If this script runs correctly, you should see output on the command line like this:

Running all tests in module gdata_test
Ran 7 tests in 0.025s


Running all tests in module atom_test
Ran 42 tests in 0.016s



If you did not see any errors as the tests execute, then you have probably set up your environment correctly. Congratulations!

Now you can start running something more interesting. The distribution contains a samples directory which contains code which can provide a starting point for writing your application. If you'd like to try out a simple interactive sample, try running ./samples/docs/ The Google Documents List API sample will prompt you for the email address and password for your Google account. If you have any documents or spreadsheets in Google Documents, you can list them by entering 1 for your selected operation. (If you don't have any documents or spreadsheets, you'll get a 404 error.)

If there is a particular Google Data service which interestes you, take a look at the sample for it to get a basic idea of how you can use the library. Most, but not all, of the features are demonstrated in the sample code, so you might want to take a look at the documentation for the service you plan to work with to get a clear picture of what you can do with the API.

Writing a "Hello World" Example

Let's start with a simple example. Here's a short program to print a list of all of the documents in your Google Documents account:


# Create a client class which will make HTTP requests with Google Docs server.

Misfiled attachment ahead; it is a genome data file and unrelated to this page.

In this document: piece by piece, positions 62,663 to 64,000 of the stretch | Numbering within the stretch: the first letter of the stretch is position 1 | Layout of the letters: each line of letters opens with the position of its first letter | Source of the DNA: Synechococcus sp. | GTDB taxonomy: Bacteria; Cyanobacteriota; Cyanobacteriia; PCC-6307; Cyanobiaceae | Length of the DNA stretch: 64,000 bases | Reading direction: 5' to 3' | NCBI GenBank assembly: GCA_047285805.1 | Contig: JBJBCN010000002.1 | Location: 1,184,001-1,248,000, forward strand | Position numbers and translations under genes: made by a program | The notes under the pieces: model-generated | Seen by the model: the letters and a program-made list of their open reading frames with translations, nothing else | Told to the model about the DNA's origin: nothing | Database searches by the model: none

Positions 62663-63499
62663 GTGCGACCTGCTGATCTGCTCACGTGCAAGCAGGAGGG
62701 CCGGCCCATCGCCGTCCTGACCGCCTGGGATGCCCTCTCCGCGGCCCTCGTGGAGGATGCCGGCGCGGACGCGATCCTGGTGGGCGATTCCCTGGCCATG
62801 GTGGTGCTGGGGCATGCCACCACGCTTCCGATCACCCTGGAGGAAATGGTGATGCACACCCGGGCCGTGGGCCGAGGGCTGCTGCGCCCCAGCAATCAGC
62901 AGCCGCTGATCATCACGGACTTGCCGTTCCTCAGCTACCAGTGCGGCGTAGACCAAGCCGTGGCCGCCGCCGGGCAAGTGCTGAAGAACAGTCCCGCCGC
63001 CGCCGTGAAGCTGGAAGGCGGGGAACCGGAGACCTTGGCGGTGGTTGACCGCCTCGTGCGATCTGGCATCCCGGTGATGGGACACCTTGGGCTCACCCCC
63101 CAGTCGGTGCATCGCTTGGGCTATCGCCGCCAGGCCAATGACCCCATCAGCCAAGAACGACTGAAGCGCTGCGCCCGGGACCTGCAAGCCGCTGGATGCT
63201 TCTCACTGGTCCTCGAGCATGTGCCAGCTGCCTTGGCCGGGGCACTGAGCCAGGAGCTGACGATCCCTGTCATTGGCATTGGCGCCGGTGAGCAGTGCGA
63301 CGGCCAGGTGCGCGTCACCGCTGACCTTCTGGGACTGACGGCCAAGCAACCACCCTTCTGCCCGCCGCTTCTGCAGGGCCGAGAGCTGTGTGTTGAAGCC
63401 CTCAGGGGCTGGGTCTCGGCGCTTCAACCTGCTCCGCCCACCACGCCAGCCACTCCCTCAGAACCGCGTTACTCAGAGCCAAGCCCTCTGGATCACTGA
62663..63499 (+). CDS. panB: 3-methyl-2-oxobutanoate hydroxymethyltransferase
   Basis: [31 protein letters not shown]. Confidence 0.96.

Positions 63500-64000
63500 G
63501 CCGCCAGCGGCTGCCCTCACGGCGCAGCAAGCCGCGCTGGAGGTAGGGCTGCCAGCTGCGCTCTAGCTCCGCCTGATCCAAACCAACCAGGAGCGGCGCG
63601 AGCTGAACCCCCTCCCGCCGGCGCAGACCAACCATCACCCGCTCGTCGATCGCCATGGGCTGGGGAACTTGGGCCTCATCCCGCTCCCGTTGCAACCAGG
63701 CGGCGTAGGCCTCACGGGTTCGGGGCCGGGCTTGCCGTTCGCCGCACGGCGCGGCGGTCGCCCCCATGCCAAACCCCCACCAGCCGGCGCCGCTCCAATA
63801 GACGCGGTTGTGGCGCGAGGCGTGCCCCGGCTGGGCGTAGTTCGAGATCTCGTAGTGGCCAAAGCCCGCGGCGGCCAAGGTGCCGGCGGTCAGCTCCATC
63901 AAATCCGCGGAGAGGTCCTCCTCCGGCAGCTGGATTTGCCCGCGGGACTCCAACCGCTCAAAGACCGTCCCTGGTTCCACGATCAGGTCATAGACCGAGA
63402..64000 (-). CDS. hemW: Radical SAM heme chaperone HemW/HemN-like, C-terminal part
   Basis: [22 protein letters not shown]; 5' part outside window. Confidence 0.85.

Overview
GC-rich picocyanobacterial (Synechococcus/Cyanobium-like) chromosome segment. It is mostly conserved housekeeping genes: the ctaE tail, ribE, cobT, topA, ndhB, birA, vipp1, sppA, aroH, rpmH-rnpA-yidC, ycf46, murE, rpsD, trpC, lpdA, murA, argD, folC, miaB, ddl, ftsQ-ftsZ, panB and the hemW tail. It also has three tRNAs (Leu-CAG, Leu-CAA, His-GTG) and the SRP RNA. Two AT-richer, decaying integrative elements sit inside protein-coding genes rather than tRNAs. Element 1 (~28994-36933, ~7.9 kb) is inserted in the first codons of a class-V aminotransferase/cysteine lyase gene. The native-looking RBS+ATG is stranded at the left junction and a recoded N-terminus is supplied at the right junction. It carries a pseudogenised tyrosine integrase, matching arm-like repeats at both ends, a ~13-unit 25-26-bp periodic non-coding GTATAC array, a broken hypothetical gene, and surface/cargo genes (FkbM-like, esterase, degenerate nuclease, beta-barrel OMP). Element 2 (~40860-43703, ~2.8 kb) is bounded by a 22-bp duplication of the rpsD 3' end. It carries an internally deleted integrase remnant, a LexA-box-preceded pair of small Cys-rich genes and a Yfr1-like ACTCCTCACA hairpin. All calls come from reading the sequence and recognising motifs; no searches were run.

client =
# Authenticate using your Google Docs email address and password.
client.ClientLogin('', 'password')

# Query the server for an Atom feed containing a list of your documents.
documents_feed = client.GetDocumentListFeed()
# Loop through the feed and extract each document entry.
for document_entry in documents_feed.entry:
  # Display the title of the document on the command line.
  print document_entry.title.text

Either save the above code snippet as a file and run it, or paste the code into the Python interpreter to see the Google Data Python client library at work.


Now that you've installed and tested the Google Data Python client library, you're ready to start writing the next great application using:

As you continue to develop your application, you may hit a snag. If so, please check out the list of resources below:

If you happen to think of a great new feature for the library (or by chance find a bug), please enter it in the discussion group. We're always interested in your feedback!

Happy coding :-)

Appendix: Modifying the PYTHONPATH

When you import a package or module in Python, the interpreter looks for the file in a series of locations including all of the directories listed in the PYTHONPATH environment variable. I often modify my PYTHONPATH to point to modules where I have copied the source code for a library I am using. This prevents the need to install a module each time it is modified because Python will load the module directly from directory which contains the modified source code.

I recommend the PYTHONPATH approach if you are making changes to the client library code, or if you do not have admin rights on your system. By editing the PYTHONPATH, you can put the required modules anywhere you like.

I modified my PYTHONPATH on a *nix and Mac OS X system by setting it in my .bashrc shell configuration file. If you are using the bash shell, you can set the variable by adding the following line to your ~/.bashrc file.

export PYTHONPATH=$PYTHONPATH:/home/<my_username>/svn/gdata-python-client/src

You can then apply these changes to your current shell session by executing source ~/.bashrc.

For Windows XP, pull up the Environment Variables for your profile: Control Panel > System Properties > Advanced > Environment Variables. From there, you can either create or edit the PYTHONPATH variable and add the location of your local library copy.